Refining of the Extracted MetalThe impure metal extracted from its ore may be refined (or purified) by one or more of the following methods:
- Electrolytic, and
- Zone Refining.
In the liquation method (also used for concentrating the ore), the impure metal is heated on the sloping floor of a furnace. The pure metal flows down (lower melting) while the impurities (higher melting) are left behind. Low melting metals like tin, lead and bismuth are purified by this method.
Low boiling metals like zinc and mercury are purified by distillation. In this method, impure metals are heated to vaporisation. The vapours are condensed to obtain pure metals.
Oxidation methods for refining metals are used when the impurities are easily oxidisable. For example, lead (Pb) as an impurity in silver (Ag) is removed by heating in a boat-shaped crucible. The impurity is easily oxidized to litharge (PbO) and is removed by air. Pure silver is left behind.
Electrolytic Refining of Copper
In the electrolytic method, a block of impure metal is made the anode and a thin sheet of pure metal, the cathode. The electrolytic cell contains a soluble salt of the metal as the electrolyte. On passing electric current, the pure metal gets deposited on the cathode, through the electrolyte. The less electropositive impurities settle down below as anode mud, while the more electropositive impurities pass into the solution. Metals like copper, silver, gold, zinc, nickel, etc., are purified by this method. Electrolytic refining of copper (impure copper - anode; pure copper - cathode; copper sulfate solution - electrolyte) is shown in the figure.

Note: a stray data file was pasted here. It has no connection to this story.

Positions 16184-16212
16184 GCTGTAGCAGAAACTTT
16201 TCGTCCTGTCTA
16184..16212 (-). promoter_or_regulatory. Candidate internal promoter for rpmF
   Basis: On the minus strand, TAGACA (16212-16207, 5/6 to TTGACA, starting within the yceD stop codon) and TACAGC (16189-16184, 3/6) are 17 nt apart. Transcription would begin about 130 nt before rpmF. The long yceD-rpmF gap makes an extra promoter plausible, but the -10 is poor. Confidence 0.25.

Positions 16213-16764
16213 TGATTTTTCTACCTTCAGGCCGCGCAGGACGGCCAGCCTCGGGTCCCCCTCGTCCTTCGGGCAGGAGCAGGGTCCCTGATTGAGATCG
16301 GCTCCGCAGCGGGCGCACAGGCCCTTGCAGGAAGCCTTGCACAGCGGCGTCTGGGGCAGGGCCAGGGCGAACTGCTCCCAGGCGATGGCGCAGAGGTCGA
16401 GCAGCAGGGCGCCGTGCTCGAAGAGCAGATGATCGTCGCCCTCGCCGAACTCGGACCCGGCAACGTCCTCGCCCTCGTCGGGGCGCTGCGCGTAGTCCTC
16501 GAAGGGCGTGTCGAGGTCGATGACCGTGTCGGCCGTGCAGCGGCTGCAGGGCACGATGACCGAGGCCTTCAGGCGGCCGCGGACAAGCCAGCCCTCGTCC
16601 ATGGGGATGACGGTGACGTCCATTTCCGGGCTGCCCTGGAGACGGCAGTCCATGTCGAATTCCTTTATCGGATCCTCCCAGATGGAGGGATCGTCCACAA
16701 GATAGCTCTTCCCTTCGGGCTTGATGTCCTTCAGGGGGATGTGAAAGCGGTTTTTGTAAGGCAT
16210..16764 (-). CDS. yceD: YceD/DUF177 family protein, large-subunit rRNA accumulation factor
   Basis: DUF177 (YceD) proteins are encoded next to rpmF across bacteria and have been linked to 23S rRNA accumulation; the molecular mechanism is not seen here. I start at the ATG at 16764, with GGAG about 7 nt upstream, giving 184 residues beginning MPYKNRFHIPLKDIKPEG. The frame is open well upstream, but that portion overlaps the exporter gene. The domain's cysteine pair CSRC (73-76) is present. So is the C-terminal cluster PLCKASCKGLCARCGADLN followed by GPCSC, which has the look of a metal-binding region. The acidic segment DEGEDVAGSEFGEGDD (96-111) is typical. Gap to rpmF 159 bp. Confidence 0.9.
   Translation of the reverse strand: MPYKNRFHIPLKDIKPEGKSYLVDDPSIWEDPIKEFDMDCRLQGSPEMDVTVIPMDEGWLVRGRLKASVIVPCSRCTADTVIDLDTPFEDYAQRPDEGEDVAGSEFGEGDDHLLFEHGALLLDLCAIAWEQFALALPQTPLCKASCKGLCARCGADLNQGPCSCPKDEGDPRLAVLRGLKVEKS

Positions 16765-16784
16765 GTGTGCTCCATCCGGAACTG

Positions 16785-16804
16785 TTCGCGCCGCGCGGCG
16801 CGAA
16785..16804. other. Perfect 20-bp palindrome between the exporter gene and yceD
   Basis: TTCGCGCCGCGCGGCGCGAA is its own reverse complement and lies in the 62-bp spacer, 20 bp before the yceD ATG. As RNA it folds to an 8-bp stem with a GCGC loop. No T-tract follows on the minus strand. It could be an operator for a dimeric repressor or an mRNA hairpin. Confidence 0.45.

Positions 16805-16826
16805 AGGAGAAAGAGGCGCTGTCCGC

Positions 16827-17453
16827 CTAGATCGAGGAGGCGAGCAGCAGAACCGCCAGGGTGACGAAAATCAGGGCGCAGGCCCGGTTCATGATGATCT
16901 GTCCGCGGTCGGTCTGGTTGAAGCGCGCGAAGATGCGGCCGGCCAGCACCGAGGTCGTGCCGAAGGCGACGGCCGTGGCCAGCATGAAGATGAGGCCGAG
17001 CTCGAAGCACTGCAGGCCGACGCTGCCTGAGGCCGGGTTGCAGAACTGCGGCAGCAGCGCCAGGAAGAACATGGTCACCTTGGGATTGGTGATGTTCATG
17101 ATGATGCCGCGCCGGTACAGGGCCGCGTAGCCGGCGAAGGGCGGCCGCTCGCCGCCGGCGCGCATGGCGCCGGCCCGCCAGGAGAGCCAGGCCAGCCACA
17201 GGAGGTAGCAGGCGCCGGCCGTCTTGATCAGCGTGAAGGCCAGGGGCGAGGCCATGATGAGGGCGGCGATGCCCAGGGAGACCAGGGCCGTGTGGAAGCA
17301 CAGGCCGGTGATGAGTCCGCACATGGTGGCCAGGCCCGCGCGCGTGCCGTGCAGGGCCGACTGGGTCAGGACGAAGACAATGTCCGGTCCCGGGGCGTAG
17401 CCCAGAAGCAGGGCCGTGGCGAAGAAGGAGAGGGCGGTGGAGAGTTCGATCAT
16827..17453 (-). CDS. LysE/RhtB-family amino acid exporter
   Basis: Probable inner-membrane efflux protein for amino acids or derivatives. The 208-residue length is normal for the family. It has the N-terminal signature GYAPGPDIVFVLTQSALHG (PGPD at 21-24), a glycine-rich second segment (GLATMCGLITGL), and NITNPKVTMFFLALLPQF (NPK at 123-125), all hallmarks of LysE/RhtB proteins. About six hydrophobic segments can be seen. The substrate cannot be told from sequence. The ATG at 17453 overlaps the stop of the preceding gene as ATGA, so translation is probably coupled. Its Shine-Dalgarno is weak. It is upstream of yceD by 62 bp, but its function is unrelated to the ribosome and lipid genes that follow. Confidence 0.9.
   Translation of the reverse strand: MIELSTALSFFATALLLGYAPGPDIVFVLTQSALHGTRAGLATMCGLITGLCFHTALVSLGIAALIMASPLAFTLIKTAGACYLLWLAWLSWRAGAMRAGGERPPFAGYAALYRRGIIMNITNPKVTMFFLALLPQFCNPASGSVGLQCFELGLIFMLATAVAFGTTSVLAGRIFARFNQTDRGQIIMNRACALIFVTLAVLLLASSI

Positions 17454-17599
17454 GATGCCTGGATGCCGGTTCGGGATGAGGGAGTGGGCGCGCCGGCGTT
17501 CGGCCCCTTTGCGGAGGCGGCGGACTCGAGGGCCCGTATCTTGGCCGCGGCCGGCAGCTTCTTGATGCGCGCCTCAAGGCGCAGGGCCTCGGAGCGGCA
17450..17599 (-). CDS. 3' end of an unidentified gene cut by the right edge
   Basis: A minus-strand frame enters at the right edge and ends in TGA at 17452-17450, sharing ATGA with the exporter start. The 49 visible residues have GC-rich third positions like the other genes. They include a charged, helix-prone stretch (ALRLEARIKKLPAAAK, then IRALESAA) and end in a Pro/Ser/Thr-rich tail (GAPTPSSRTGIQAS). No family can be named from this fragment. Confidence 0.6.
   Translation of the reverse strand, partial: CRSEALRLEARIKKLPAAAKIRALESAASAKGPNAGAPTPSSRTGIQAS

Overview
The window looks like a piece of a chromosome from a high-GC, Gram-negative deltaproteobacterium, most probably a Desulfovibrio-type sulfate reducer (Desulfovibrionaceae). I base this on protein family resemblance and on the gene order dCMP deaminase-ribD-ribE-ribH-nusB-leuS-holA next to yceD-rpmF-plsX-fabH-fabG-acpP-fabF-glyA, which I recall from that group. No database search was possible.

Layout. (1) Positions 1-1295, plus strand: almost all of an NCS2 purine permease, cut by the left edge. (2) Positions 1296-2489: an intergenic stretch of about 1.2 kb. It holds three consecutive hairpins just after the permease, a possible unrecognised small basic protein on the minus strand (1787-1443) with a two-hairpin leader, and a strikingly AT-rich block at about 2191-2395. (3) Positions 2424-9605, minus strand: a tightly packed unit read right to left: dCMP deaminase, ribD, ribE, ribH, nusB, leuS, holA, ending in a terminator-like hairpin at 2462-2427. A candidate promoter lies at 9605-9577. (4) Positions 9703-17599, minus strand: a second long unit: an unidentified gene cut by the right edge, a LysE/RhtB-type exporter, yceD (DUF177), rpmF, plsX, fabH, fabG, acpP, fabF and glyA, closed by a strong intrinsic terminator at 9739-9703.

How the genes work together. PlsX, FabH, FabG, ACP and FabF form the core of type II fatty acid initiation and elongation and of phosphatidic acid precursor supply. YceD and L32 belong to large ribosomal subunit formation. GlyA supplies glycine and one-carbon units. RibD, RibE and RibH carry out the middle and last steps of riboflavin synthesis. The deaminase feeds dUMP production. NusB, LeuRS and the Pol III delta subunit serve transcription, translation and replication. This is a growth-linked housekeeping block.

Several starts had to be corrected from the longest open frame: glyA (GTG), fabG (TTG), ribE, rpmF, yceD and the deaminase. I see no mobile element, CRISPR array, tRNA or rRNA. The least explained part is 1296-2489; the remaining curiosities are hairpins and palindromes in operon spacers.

When an impure metal is solidified, crystals of the pure metal are deposited in preference to the impurities present which remain in their molten form. Based on this principle, the zone refining process is used to obtain metals of very high purity.
Zone RefiningA circular heater is fitted around a rod of an impure metal and is slowly moved along the rod. At the heated zone, the rod melts. As the heater moves along, pure metal crystallises out of the melt while the impurities are carried away in the molten zone to the end of the rod.
The process is repeated and after several passes, the impurities are completely swept to the end which is finally discarded. Silicon, germanium and gallium, which are used for making semiconductors are purified by this technique.